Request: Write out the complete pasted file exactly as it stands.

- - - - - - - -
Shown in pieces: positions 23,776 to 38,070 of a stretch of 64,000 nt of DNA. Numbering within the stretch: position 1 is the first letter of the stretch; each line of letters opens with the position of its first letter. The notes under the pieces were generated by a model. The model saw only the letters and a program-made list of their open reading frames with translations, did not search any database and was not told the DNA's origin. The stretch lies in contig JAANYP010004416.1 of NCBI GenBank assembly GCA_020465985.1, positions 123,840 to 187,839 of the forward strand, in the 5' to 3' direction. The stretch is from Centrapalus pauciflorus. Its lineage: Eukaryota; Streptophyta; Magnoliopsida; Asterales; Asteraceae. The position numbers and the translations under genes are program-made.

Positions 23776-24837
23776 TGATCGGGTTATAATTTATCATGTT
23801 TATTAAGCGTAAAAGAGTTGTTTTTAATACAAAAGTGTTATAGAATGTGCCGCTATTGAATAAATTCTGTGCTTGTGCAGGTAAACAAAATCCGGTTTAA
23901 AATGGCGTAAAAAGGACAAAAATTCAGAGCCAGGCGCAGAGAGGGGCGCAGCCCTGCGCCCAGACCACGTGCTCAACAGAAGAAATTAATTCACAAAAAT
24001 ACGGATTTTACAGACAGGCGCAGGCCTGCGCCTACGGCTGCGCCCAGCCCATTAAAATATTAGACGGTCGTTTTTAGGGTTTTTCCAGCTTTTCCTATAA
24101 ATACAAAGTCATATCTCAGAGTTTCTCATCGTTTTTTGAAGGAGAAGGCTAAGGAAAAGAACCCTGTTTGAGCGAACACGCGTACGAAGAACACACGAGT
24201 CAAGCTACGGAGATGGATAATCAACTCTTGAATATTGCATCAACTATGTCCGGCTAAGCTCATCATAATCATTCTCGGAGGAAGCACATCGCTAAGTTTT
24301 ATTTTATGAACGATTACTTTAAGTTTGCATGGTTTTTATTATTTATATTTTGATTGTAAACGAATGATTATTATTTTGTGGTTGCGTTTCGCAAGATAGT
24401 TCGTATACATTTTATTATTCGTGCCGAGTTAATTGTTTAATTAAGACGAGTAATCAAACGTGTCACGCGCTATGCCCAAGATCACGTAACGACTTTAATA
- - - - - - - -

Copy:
Shown in pieces: positions 23,776 to 38,070 of a stretch of 64,000 nt of DNA. Numbering within the stretch: position 1 is the first letter of the stretch; each line of letters opens with the position of its first letter. The notes under the pieces were generated by a model. The model saw only the letters and a program-made list of their open reading frames with translations, did not search any database and was not told the DNA's origin. The stretch lies in contig JAANYP010004416.1 of NCBI GenBank assembly GCA_020465985.1, positions 123,840 to 187,839 of the forward strand, in the 5' to 3' direction. The stretch is from Centrapalus pauciflorus. Its lineage: Eukaryota; Streptophyta; Magnoliopsida; Asterales; Asteraceae. The position numbers and the translations under genes are program-made.

Positions 23776-24837
23776 TGATCGGGTTATAATTTATCATGTT
23801 TATTAAGCGTAAAAGAGTTGTTTTTAATACAAAAGTGTTATAGAATGTGCCGCTATTGAATAAATTCTGTGCTTGTGCAGGTAAACAAAATCCGGTTTAA
23901 AATGGCGTAAAAAGGACAAAAATTCAGAGCCAGGCGCAGAGAGGGGCGCAGCCCTGCGCCCAGACCACGTGCTCAACAGAAGAAATTAATTCACAAAAAT
24001 ACGGATTTTACAGACAGGCGCAGGCCTGCGCCTACGGCTGCGCCCAGCCCATTAAAATATTAGACGGTCGTTTTTAGGGTTTTTCCAGCTTTTCCTATAA
24101 ATACAAAGTCATATCTCAGAGTTTCTCATCGTTTTTTGAAGGAGAAGGCTAAGGAAAAGAACCCTGTTTGAGCGAACACGCGTACGAAGAACACACGAGT
24201 CAAGCTACGGAGATGGATAATCAACTCTTGAATATTGCATCAACTATGTCCGGCTAAGCTCATCATAATCATTCTCGGAGGAAGCACATCGCTAAGTTTT
24301 ATTTTATGAACGATTACTTTAAGTTTGCATGGTTTTTATTATTTATATTTTGATTGTAAACGAATGATTATTATTTTGTGGTTGCGTTTCGCAAGATAGT
24401 TCGTATACATTTTATTATTCGTGCCGAGTTAATTGTTTAATTAAGACGAGTAATCAAACGTGTCACGCGCTATGCCCAAGATCACGTAACGACTTTAATA